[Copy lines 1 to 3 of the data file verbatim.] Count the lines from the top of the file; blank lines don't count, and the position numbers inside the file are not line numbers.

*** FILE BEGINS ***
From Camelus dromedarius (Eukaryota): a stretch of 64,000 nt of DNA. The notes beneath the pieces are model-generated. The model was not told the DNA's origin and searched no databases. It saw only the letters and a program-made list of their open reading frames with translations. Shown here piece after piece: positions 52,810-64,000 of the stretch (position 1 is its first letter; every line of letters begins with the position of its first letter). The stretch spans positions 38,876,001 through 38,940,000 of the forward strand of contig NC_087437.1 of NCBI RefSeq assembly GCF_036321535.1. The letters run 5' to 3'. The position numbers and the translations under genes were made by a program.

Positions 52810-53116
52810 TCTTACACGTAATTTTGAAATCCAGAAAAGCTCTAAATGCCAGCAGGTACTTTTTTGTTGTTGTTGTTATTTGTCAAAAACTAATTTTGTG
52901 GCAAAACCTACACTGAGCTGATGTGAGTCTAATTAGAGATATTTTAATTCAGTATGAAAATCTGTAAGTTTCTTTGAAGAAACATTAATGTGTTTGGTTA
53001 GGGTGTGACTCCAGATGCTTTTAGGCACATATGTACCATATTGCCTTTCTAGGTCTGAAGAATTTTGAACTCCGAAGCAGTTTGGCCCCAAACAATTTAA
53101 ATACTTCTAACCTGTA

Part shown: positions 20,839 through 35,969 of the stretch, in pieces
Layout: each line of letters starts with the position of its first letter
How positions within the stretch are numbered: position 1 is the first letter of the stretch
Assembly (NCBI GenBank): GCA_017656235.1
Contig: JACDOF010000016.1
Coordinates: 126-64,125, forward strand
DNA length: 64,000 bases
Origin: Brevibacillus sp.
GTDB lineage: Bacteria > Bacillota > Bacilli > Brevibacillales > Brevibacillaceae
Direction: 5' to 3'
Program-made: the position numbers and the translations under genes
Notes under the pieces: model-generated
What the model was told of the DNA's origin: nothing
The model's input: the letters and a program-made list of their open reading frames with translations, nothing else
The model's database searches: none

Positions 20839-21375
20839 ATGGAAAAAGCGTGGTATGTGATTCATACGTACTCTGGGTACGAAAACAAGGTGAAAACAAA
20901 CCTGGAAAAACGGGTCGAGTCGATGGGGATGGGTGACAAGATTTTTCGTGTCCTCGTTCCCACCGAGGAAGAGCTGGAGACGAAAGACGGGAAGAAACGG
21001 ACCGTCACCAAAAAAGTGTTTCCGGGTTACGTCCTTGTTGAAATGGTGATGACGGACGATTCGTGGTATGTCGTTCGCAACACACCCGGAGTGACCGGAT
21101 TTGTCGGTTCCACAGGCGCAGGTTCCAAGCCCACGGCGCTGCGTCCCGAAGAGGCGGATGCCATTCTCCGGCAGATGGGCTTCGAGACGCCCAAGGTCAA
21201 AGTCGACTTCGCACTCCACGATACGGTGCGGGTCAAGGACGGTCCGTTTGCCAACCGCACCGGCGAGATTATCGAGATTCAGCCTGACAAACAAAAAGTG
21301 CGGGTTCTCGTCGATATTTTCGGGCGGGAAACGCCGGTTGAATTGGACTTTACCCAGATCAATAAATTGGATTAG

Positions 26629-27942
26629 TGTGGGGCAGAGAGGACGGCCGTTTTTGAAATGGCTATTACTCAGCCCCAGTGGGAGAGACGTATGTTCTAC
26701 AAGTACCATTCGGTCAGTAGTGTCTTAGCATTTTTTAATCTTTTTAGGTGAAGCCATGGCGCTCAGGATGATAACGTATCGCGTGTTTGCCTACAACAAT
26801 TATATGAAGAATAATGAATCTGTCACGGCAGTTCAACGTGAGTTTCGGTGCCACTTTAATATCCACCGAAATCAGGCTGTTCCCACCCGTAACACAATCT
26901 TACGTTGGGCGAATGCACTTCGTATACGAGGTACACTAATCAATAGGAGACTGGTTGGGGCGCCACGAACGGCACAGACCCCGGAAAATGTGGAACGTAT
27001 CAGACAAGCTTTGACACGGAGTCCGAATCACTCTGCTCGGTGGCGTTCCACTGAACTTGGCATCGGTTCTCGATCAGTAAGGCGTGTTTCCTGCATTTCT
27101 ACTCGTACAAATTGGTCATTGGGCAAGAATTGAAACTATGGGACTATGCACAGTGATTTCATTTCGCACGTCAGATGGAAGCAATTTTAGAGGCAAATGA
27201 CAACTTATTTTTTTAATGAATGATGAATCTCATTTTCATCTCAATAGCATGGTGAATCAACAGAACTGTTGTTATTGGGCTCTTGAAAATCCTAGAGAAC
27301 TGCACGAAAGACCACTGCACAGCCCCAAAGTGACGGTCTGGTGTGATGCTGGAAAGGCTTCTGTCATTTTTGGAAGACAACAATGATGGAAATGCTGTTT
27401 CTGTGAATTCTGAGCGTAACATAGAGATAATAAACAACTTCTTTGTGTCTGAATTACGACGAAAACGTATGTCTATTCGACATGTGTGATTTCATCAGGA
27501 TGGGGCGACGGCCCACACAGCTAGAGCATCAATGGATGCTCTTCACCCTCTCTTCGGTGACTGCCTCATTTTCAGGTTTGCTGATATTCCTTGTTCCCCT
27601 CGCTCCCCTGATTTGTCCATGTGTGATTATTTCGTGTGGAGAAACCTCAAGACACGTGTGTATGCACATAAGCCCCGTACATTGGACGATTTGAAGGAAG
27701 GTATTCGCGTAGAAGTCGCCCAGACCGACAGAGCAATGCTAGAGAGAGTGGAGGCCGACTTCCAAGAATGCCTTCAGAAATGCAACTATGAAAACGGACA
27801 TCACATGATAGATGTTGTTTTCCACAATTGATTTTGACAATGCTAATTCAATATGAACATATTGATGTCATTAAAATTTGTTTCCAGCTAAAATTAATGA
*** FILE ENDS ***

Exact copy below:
From Camelus dromedarius (Eukaryota): a stretch of 64,000 nt of DNA. The notes beneath the pieces are model-generated. The model was not told the DNA's origin and searched no databases. It saw only the letters and a program-made list of their open reading frames with translations. Shown here piece after piece: positions 52,810-64,000 of the stretch (position 1 is its first letter; every line of letters begins with the position of its first letter). The stretch spans positions 38,876,001 through 38,940,000 of the forward strand of contig NC_087437.1 of NCBI RefSeq assembly GCF_036321535.1. The letters run 5' to 3'. The position numbers and the translations under genes were made by a program.

Positions 52810-53116
52810 TCTTACACGTAATTTTGAAATCCAGAAAAGCTCTAAATGCCAGCAGGTACTTTTTTGTTGTTGTTGTTATTTGTCAAAAACTAATTTTGTG